3. Alex says:

    Actually, with a precipitous drop in income, I’m rather willing to accept the current budget. It sucks, but that’s where we’ve arrived.
    The relationship that truly doesn’t work is the higher fares must equal similar service. Every other source of income at the MTA has taken a hit (taxes, ads, tickets, etc). If this weren’t the case, then yes, it would be more reasonable to expect an unchanged level of service.
    I’ve proposed a few suggestions, but nothing I can come up with would come close to bridging the gap left by the drop in pretty much every revenue stream at the MTA. It’s not simply bad management, it’s more of a perfect storm IMO. In such a situation, you’re going to have to cut service.
    It’s not that only you can come up with a replacement budget, but it’s that I’m not seeing any viable alternatives to cuts (of some severity) to MUNI service.
    Merging the SFCTA and SFMTA. I’ve seen this proposed by coworkers, and it doesn’t seem entirely unreasonable (BART seems to make due with a directly elected board). Merging the CTA/MTA functions into the BoS does seem a bit scary to me as, MUNI is a complex beast that I’d prefer to leave to people who have some sort of transportation experience.
    In that vein, I’m not convinced to give up entirely on the MTA just yet. Ford brought in a new safety chief, and I feel like I’m seeing more training vehicles… and I know I’m been seeing tamper evident safety seals on the door interlock override switches. Likewise, there was an article in one of the dailies about how the MTA is starting to clean house in terms of the bad drivers. Also, I feel like I’ve seen those ex-AC Transit Gillig buses out in revenue service more frequently (as opposed to letting them sit mothballed).
    Converting the whole system to POP. I’ve been shouting this for ages. We’ve spent ungodly amounts of money on TL. We’ve deployed POP enforcement people (and are now saddled with their legacy costs). Converting the whole system to POP will increase efficiency, but won’t come close to making up for all of the lost income.
    Eliminate the 74X, T, and 20. Bring back the 15. Buses are far cheaper to run than rail. The 15 worked, the T doesn’t. Hell, trolley coaches are the single cheapest mode of transportation that MUNI currently employs. As an added benefit this frees up extra LRVs that could be used to improve every other metro line. The 74X is a clusterfuck.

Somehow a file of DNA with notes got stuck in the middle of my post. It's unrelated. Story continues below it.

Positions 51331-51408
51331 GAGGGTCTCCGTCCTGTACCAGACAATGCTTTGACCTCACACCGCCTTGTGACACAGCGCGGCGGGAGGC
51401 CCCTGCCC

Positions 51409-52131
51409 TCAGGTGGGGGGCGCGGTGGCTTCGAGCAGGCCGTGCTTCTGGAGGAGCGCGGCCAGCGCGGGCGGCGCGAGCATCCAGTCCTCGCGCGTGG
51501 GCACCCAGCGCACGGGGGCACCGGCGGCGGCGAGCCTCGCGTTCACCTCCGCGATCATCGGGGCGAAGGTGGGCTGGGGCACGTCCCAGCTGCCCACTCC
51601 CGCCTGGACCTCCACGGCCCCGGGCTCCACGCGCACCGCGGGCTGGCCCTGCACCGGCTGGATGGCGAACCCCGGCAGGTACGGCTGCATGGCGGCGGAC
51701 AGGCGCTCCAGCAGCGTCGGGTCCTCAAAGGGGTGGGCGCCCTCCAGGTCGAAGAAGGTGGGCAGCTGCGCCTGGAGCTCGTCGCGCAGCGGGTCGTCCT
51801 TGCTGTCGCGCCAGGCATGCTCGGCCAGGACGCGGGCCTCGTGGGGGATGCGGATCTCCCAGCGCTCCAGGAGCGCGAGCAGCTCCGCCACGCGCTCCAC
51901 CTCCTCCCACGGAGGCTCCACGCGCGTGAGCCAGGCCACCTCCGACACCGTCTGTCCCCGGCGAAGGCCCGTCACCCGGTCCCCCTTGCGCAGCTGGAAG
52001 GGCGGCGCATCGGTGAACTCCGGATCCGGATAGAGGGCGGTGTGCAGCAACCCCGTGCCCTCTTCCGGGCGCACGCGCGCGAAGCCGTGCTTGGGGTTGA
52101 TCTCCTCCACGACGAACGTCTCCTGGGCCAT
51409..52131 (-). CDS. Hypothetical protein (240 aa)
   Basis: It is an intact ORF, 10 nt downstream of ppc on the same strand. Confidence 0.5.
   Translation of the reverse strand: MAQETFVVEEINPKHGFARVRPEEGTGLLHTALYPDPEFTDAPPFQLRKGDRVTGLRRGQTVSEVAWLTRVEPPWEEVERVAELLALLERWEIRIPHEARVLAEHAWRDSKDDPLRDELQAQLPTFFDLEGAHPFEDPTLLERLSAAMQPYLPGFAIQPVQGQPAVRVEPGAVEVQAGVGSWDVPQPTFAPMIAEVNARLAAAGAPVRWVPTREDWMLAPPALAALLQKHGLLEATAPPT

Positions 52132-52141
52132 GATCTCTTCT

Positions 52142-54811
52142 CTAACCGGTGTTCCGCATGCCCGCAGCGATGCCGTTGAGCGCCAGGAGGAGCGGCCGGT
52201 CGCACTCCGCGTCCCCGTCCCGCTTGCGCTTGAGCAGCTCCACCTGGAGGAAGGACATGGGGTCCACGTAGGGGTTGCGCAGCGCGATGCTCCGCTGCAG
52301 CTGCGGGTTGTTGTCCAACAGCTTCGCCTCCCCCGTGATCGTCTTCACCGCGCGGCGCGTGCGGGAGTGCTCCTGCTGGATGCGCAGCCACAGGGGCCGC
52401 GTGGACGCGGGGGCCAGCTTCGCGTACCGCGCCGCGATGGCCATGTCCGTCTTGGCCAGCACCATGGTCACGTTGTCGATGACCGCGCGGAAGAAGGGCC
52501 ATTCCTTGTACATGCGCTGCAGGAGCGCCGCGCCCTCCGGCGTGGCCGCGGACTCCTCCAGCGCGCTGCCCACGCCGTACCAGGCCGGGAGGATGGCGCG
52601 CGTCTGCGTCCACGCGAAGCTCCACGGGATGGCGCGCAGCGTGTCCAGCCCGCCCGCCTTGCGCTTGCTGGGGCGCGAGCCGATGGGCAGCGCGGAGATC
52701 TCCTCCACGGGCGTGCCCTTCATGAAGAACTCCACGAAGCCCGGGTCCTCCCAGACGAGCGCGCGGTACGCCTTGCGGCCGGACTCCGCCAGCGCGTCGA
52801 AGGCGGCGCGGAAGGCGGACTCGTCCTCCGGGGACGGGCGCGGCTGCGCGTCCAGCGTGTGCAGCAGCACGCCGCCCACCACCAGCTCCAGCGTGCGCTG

Encourage more 311 use, maybe. I read somewhere that the MTA pays a flat rate of a few million dollars a year for 311’s services. If this is the case, the high cost per call is due to the relatively low call volume. Let’s eliminate as many of the public facing customer service folks at the MTA and move over to 311 if this is the case. If not, the MTA ought to secure a flat rate fee.
    Salary concessions. Janitors make, what, $70k/yr? Drivers make how many extra dollars an hour for working on ‘regular days off’ even if it’s not overtime? How many for working past 5p? Likewise a 10-20% (or more) cut for any management position, and wholesale elimination of bonuses.
    Longer term solutions would indeed include Props 13 & 8 reforms, and some way of preventing the state government from raiding county/city funds.
    As for terminating all of the unneeded employees: not a bad idea on the surface. But watch out for the civil service rules that grant them things like health care for a few years after termination and pension costs and so-on. Eliminating civil servants, as fun as that might seem, is not an immediate win.

  4. anonymouse says:

    My personal suggestion is to do a thorough overhaul of revenue collection. Institute POP on the lines where people are boarding through the back door regularly, and have fare inspectors. That should at least keep the service moving. Ticket vending machines at busy stops won’t hurt either. Hire some revenue auditors to make sure fares are really being collected. If they’re not, that’s grounds for firing (call it embezzlement or something). If the fare inspectors aren’t making their rounds and just lounging around at a station, that’s also grounds for firing. Get the fare inspectors out there, including in the second car of 2-car trains on the surface rail lines. Make sure Muni gets ALL the money they’re owed, and POP would improve service too. Maybe get some better supervision to keep things running more smoothly and re-arrange the service when delays get too bad. Maybe fire some workers if they’re clearly underperforming or harmful to Muni service. Definitely change the stupid work rules to be more straightforward. And raise the fare, especially for the monthly pass, but perhaps offer some kind of added bonus, like cross-honoring passes across the Bay Area on weekends.

  5. Karen S says:

    I don’t think the SFMTA budget problem is that complicated. Killing the Culture Bus is a good start. Not starting other useless, expensive projects like the Culture Bus with all the federal money the budget proposal boasts about would be another. Allowing pedestrians (including me, most of the time) to suffer without new “greening” projects, sure. Putting off bus and trolley upgrades for a little bit, no brainer. Not expanding rail lines, cool. How about an across-the-board pay cut of 10% for anyone making over, say, $125K? Just spend the frickin’ money on transit, not bullshit, and we’ll make it through the recession without having to cut every possible line to Ocean Beach. (What is with the obvious grudge against Cliff House? It’s weird.)

  6. Alex says:

    P.S. According to the illustrious MTA employees today presiding over the complete dearth of inbound L service this AM, the proper solution is: don’t call 511, call 311 — and get a car.

  7. sfsmskater says:

    The Schedules department was instructed to make the cuts even if the Board votes down the budget.